In conclusion, I would like to reassure the public. The military justice system will now be as effective and as stringent, in dealing with sexual offenders, as the civilian justice system is. Those people will not be able to avoid their obligations. They will have to be registered in the database like everyone else.
     I therefore believe that there will be unanimous agreement in this House, at least from the Bloc Québécois. I have heard my colleagues say that they support the bill. The Bloc Québécois also supports Bill S-3.



    Mr. Speaker, I rise to support Bill S-3.
    I have supported the sex offender registry for a very long period of time, going back to before it was initiated and I certainly support this bill as well. The armed forces is a profession, and this would bring the armed forces into line with what we used to see in many other professions.
    In our communities the issue of sexual offences is very top of mind for many people, partly because our media provides information to people so quickly. It is a subject which causes fairly high anxiety certainly in the constituency that I represent. Any tools that are available to help provide some level of assuredness to people are very positive steps forward.
    What we have seen in the past, probably with the armed forces and certainly with other professions, is that offences have been committed and as there has been no registry there was no registration of the offence on a national registry. Therefore, the individual in practising a particular profession would simply move to another area and commit another offence. Parents and others in the public would ask how it could happen that someone with a history of sexually offences was hired.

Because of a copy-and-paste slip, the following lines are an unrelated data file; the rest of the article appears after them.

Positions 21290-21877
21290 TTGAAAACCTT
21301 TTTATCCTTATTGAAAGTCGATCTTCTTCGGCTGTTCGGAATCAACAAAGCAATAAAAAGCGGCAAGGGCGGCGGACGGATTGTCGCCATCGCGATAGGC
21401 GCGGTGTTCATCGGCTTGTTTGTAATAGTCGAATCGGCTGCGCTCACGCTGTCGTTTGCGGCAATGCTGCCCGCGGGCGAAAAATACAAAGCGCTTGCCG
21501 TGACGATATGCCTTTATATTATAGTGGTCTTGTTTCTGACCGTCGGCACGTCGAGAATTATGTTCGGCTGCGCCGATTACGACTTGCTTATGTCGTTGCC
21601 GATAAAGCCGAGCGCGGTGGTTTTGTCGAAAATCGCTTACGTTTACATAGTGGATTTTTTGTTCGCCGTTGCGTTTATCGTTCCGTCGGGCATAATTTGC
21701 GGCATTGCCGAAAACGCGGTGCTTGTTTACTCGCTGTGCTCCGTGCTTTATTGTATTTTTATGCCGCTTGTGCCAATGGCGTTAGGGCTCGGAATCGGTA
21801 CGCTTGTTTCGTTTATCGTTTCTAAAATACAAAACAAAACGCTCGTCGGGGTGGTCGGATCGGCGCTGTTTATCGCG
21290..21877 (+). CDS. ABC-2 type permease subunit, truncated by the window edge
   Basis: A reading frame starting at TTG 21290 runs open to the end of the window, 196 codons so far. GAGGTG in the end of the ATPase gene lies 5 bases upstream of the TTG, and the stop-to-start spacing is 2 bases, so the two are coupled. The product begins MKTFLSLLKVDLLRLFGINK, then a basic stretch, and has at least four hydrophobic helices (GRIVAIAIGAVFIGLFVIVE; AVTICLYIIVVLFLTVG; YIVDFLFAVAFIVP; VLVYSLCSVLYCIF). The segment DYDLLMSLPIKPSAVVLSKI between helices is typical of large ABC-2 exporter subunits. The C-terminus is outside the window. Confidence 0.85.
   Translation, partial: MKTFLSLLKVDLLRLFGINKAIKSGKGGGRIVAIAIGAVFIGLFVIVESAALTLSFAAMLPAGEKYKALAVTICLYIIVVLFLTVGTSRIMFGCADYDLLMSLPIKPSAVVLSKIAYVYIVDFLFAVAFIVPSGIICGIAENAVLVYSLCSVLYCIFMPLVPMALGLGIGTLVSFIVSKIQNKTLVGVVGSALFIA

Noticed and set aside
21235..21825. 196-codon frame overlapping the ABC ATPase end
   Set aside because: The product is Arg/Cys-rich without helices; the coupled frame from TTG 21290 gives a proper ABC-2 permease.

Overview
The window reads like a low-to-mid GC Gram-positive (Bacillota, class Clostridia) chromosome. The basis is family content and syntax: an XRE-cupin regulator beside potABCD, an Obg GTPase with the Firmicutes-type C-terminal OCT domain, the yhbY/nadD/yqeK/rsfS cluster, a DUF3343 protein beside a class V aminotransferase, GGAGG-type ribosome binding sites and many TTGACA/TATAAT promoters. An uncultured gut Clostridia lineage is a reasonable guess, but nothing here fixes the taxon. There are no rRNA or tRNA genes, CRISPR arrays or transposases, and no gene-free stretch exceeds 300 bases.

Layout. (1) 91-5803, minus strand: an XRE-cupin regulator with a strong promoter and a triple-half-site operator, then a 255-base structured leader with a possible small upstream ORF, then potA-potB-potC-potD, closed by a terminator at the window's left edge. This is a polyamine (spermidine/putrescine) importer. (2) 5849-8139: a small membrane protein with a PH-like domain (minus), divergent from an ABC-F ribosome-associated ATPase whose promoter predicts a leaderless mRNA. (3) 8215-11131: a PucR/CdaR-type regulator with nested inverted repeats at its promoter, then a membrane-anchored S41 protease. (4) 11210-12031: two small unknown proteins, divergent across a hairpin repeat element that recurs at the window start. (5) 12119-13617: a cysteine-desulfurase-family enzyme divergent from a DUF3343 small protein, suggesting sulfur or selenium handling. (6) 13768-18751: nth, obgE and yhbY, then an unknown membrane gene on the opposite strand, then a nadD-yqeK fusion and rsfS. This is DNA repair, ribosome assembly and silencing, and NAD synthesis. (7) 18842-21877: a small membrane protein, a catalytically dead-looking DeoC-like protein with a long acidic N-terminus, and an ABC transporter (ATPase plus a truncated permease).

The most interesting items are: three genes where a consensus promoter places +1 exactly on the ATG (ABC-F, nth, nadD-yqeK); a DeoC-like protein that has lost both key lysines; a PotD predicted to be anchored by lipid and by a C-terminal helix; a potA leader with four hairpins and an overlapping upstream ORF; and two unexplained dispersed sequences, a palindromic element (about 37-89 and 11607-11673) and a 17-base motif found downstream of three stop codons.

The sexual offence registry ensured that there was a national database. Employers do a criminal records check and the police could use the national database registry.
    The New Democratic Party has laid out three streams of justice policies, which are prevention, policing and punishment. This change, while simple in text, is really quite profound. It speaks to prevention and provides another tool for policing and ensures there is a database that is indeed complete.
    One reason this is so important is that people in the armed forces are seen as being in a position of trust. I do not know if it is idealism, but a special respect is accorded to people in the armed forces or people who previously served in the armed forces. They are even more likely to be offered positions of trust. Given that they may be even more likely to be offered positions of trust, it is even more important that this registry be put into place.
    When I talk to parents and other adults in the community, they tell me that they believe that because there is a sexual offender registry or criminal records checks they can relax a bit more. This is a very good tool and I absolutely support it, so it is not about this piece of legislation, but I always tell people that we as adults and parents or grandparents have to remain continuously alert. We must teach our children what they need to do to be safe and to report when they feel uncomfortable. Adults need to know what to do if they are uncomfortable or where they can go for help. When somebody is charged with a sexual offence, it is highly unlikely that it was the first time the person committed a sexual offence.


     When a new tool is put in place, I do not want people to think that they can relax or be less alert. It is a very good tool but people still have to be very alert in their communities.